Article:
Review: Vertigo

vertigo posterNext up on my list goal of watching the 50 top movies of all time was Vertigo. Vertigo is quite difficult to review for a few reasons. Firstly, while this film is seen as one of the best films ever made and Hitchcock is lauded as a master, I’ve found his films troublesome to say the least. But secondly, Vertigo lends itself so much to analysis that there’s almost too much film to review!

There’s the obvious theme of obsession, almost autobiographical from a director notoriously scared of women. There’s the clear link to Basic Instinct that has been pointed out to me. Finally there was the frankly game-changing revelation by a friend about the film’s hearkening to the past; how all the characters, bar Judy, want the world to revert to how it once was, especially emphasised by the character of the bookshop owner.

But something else struck me as I mulled on Vertigo:

While I’m not sure it was intended that way, I see the Judy/Madeleine dynamic as one mirroring celebrity culture. The public has a voracious obsession with the public face, the hyper-real persona of the celebrity in question; female celebrities perhaps more so than men. This public image is invested in, revered, polished and sold, often hiding something quite different and possibly scared underneath. And when the facade cracks, the audience howls their dismay and seeks to tear down both the simulacra and the original underneath.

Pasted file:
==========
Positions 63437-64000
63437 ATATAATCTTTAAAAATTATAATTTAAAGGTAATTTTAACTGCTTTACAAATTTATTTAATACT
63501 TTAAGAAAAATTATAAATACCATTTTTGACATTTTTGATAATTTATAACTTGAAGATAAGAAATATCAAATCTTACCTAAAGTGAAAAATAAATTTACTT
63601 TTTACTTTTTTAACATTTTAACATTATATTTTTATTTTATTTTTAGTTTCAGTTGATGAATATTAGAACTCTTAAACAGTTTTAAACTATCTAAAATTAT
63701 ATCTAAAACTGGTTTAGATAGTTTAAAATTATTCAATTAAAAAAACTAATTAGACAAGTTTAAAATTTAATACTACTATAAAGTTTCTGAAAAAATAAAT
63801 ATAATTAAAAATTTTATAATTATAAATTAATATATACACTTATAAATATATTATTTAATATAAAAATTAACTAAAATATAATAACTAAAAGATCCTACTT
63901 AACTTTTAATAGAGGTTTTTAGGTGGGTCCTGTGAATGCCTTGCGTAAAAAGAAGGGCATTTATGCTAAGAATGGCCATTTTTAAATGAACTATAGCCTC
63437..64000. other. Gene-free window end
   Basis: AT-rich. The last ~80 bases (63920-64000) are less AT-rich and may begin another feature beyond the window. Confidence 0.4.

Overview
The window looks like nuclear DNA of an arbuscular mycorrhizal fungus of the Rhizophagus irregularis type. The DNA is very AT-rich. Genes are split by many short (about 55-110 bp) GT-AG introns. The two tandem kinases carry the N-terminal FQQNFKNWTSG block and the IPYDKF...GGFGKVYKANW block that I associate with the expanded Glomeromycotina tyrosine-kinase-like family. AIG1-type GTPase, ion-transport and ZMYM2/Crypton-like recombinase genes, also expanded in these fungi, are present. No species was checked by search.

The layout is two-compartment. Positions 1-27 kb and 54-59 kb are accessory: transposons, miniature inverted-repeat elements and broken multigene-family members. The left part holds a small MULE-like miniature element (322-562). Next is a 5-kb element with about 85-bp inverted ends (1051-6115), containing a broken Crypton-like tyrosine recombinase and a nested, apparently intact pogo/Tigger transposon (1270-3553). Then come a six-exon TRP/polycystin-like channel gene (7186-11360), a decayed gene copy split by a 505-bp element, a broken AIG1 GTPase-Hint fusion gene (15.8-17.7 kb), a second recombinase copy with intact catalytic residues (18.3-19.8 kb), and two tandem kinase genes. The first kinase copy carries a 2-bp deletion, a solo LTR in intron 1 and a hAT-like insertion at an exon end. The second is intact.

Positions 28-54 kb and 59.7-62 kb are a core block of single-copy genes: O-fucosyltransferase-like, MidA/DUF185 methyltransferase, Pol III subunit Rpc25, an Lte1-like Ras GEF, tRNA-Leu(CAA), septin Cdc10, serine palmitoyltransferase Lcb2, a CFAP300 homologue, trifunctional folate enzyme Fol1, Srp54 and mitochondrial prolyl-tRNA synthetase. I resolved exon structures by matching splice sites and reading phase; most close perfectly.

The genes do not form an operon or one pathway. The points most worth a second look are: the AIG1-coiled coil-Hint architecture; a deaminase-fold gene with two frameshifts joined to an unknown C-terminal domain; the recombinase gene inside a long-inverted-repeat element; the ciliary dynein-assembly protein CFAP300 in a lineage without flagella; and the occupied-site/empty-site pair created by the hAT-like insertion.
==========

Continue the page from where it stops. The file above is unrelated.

In terms of film-making and visual imagery, Hitchcock makes good use of mirrors; it’s not an original technique, but in this case it complements the narrative very well indeed.

Vertigo Mirror

 Finally, did I enjoy the film? Yes, I think so. It’s uncomfortable watching at times, and rich in imagery and ideas and film-making expertise. It is truly one of the great films. But much as I enjoyed it, much as I’ll watch it again and again, I can’t say I loved it.

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